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Life along the border collapses
SALENA ZITO

Life along the border collapses

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Salena Zito

Zito

Take all of the imagery you have seen of the over 14,000 Haitian migrants camped under an international bridge in the small Texas border town of Del Rio and add the complications of disease, public excrement, unbearable heat and heightened frustrations. It has led to violence that has injured Border Patrol officers.

Now close your eyes and imagine it is 100 times worse.

Because that’s what it is, said Texas Rep. Tony Gonzales, the freshman Republican who represents 42% of the border. The overwhelmed city of Del Rio had been in a rapidly deteriorating crisis situation when illegal immigrants first began surging into the community in January, but Gonzales now says the situation here is a “Category 5” and that the environment is unlike anything he has ever seen before.

“I arrived here today to pure chaos,” he said. “I’ve never seen it in this environment. There literally is no border left.”

Gonzales said Del Rio is in dire straits. “There’s no doubt there’s COVID here, there’s measles, tuberculosis, all kinds of diseases,” he said. “You’ve got kids running around in nothing but diapers. A handful of port-a-potties — my God, the stench is terrible. This is not good for the migrants. It is not good for the residents. It’s not good for wherever our government is sending them in the interior of the country.”

Despite the Department of Homeland Security insisting repeatedly the Haitians would be deported, as of Tuesday, it had only removed 1,000 of the estimated 15,000 under the bridge. Multiple news organizations including CNN reported that buses have been escorting them to a nonprofit organization in town where they purchase bus or plane tickets. They are then moved to a gas station where buses pick them up and take them to other parts of the country.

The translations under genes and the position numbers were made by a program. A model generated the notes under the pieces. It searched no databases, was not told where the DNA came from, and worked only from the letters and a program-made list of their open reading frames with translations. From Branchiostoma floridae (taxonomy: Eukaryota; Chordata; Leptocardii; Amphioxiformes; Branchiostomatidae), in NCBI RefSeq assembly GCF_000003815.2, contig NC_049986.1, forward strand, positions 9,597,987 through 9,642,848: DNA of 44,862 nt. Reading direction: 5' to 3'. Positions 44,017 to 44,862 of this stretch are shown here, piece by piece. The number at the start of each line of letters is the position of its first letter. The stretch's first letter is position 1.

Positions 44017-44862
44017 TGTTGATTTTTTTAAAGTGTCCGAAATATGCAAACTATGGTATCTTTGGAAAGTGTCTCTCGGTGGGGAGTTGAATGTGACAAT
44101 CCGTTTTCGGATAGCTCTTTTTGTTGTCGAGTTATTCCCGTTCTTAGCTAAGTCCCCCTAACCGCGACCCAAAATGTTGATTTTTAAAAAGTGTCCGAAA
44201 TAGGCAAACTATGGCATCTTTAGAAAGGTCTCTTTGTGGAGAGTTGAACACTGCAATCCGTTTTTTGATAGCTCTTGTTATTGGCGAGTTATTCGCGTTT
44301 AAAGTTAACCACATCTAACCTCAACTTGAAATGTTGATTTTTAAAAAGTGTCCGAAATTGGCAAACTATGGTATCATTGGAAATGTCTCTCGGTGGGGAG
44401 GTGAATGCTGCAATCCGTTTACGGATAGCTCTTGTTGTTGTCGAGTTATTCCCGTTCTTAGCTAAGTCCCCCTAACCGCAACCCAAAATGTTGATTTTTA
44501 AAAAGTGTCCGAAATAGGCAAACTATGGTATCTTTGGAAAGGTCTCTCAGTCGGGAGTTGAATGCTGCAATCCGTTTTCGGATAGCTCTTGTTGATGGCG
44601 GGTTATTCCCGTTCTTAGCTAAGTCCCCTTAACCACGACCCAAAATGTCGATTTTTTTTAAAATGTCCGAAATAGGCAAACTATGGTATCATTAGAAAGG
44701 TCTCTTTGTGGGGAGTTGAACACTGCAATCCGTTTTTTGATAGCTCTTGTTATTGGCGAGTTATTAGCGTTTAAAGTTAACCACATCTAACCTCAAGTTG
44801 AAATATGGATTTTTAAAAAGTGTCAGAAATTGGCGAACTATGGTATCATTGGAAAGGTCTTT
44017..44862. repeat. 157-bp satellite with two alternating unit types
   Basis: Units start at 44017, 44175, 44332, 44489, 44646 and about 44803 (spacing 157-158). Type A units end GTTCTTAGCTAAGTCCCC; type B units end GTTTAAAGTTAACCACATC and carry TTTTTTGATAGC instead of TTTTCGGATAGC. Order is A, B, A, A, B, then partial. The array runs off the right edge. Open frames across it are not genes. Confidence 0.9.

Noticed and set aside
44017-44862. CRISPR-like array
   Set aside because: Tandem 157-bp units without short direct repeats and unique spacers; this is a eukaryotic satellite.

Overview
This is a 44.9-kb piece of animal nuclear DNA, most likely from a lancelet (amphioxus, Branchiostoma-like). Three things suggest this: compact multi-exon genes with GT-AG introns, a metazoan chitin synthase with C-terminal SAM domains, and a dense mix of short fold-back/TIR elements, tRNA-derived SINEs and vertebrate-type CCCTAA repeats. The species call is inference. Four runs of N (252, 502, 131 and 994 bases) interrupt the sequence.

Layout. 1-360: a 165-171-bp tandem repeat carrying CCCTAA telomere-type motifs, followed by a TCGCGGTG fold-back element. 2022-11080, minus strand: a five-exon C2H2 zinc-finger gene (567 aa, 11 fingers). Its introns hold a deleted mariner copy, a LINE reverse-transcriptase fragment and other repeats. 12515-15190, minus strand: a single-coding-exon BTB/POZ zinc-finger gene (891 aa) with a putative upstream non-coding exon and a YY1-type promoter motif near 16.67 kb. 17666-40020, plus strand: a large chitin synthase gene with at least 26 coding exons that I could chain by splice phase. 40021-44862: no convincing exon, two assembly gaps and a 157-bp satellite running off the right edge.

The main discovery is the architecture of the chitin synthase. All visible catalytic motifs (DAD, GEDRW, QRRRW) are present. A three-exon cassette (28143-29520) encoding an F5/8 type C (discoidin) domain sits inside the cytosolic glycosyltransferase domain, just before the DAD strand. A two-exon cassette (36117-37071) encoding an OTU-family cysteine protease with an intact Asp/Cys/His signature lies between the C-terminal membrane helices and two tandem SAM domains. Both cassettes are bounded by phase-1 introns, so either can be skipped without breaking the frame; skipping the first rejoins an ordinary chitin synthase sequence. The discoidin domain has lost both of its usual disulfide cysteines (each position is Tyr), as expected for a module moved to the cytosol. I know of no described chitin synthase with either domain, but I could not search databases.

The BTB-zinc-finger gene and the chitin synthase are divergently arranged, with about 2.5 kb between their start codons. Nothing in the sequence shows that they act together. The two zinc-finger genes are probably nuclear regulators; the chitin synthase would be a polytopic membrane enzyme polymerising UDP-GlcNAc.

The Washington Post reported that the number is in the thousands of those released to parts unknown in the interior of the country.

“My takeaway after I walked through it all, I look over at the sector chief, and I go, ‘Man, I just feel sad.’ He goes, ‘I know. Everyone just feels beaten here,’” Gonzales said.

Del Rio residents have seen their lives turned upside down. The international bridge has been closed — a lifeline bringing tens of millions of dollars to the local economy. If you’re a small-business owner and your business has somehow survived COVID-19, something like this could easily wipe you out.

Everybody has been sucked into this chaos.

“The worst thing is that we are not even talking about the other places where this is happening,” Gonzales said. “Today, we’re talking about Del Rio, but tomorrow, it’ll be Laredo or Brownsville or Eagle Pass or El Paso. This problem is not going away.”

Gonzales said he asked the chief of Border Patrol, Raul Ortiz, at a Homeland Security Committee hearing about its surge of agents to Del Rio. “Those agents are coming from somewhere,” he said. “And my worry is other sectors are going to be weakened, thus creating a national security crisis, putting us at risk in other sectors, because everyone is focusing on Del Rio.”